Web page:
Image in modal.

In San Bernardino County, Calif., lies a town of 40,000 people called Adelanto. The name in Spanish means “to advance or to progress.”

Among those 40,000 people living in Adelanto is Angelica Decasas, a California native who grew up 40 miles south in Fontana where, in 2001, she graduated from A.B Miller High School.

And in the two decades since finishing high school, she has made it her personal mission in life to advance and to progress.

Decasas has two associate degrees, a certificate, and a bachelor's degree and now has added a Bachelor of Science in HVACR (Heating, Ventilation, Air Conditioning, and Refrigeration) from Ferris State University as the latest milestone in what has been an ambitious educational journey.

Though Adelanto and Big Rapids, Mich., are some 2,157 miles apart, Decasas knew that she didn't have to let that distance get in the way of her becoming a Bulldog.

Ferris State is one of only two institutions in the United States to offer a Bachelor of Science in HVACR. In keeping with the philosophy of the university, the HVACR degrees provide a balance of theory and application. This includes a solid foundation grounded in the principles of HVACR combined with extensive laboratory experience.

All of that, Decasas said, drew her in. And in April 2024, she made her second trip from California to Michigan. The first was in the summer of 2022 to do the required in-person labs for her program. Then, most recently, she walked in the Ferris State graduation ceremony, proudly sporting a mortarboard affixed with pictures of her two children, Xavier and Ximena, and a phrase in Spanish translated to "I worked hard for you and for you."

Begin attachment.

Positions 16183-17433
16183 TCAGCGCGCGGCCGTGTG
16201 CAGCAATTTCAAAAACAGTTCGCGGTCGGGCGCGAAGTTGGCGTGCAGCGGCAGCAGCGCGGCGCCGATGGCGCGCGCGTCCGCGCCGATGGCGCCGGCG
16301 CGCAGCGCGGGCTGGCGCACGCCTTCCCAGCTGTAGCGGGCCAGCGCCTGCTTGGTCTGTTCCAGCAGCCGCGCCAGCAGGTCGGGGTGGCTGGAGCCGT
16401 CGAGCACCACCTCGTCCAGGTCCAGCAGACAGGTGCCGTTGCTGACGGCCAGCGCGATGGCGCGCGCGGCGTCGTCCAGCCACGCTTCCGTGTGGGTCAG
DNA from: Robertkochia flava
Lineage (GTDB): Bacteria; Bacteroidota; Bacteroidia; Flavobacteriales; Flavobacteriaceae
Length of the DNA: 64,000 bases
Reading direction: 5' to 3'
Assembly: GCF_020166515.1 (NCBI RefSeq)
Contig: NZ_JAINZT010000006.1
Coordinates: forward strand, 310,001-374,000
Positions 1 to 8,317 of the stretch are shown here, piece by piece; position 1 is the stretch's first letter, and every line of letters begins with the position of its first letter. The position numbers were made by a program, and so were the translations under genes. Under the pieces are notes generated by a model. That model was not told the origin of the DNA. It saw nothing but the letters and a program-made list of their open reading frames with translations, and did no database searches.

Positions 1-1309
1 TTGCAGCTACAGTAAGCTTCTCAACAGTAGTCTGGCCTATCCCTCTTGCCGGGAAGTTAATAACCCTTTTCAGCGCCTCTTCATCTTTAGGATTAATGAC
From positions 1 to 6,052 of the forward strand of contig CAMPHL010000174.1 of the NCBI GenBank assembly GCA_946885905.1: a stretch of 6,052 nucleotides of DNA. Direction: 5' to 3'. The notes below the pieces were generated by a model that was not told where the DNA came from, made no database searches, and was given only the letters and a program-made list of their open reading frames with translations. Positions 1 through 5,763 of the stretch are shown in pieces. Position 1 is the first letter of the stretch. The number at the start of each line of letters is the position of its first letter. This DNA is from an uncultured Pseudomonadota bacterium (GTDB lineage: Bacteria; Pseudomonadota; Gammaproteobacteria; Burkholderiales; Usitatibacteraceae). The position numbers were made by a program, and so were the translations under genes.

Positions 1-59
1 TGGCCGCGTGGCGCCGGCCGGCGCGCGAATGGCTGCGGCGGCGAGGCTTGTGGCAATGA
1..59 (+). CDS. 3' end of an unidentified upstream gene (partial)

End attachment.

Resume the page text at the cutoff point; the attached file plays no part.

"I’m a single mom of two," she said. "I have a 15-year-old son and an 11-year-old daughter. My kids were my inspiration to keep going because I wanted to give them a better future."

Angelica Decasas' Kids.

THE BIG PAYOFF: On the day of her graduation, Angelica Decasas’ cap, translated from Spanish, said, “"I worked hard for you and for you." (Courtesy of Ferris State University)

Decasas said she first heard about the Ferris State program from a co-worker who was doing the same HVAC program that she was in at San Bernardino Valley College.

She was impressed to learn that Ferris State is one of only two institutions in the United States to offer a Bachelor of Science in HVACR. And she liked that the program balanced theory and application. Ferris State also does not charge more for out-of-state students.

"I had a job as a CAD drafter at a refrigeration company," she recalled. "This company encouraged me to return to school and learn more about refrigeration systems. I then enrolled (at the community college) in 2013 and got my certificate in Refrigeration and Air Conditioning and associate in science in 2020. When I heard about the Ferris State program, it just felt right."

In the fall of 2020, she started at Ferris State, driven by the opportunity to become an application engineer at her current place of employment, Arctic Cooling Systems.

"This degree would let me provide a better life for my two kids," she said. "And you don't hear of universities offering HVACR degrees higher than an associate or certification. The Ferris program also met my need to do things on my own time so I could still work full-time and give my kids their time, too."

In total, Decasas took 12 classes at Ferris State, 11 on the HVAC side and also a technical English class.

There were times, she admitted, when it was a grind.

"Online classes require a lot of self-discipline and commitment," she said. "It was very hard when everyone around me was out having family BBQ events and celebrating holidays, and I needed to be doing homework."

Still, she persisted, and she said the Ferris State approach played a big part in her success.

"The HVAC online program is very well laid out," she said. "I also feel that the campus visit did help tie things together."

Her professors were also a big help, she added. All were great, but she had a special fondness for "Professor Zentz and Professor Q" (Professors Douglas Zents and Eric Quilitzsch). She said her favorite classes were also the two hardest classes she took at Ferris State: HVAC 462 Primary Equipment Selection and HVAC 499 Commercial HVAC System Design.

As she looks ahead to a cooler future, she also has been reflecting on the completion of a long educational journey.

"On graduation day, I was happy, excited, sad, and also relieved because it took a long time," she said with a smile.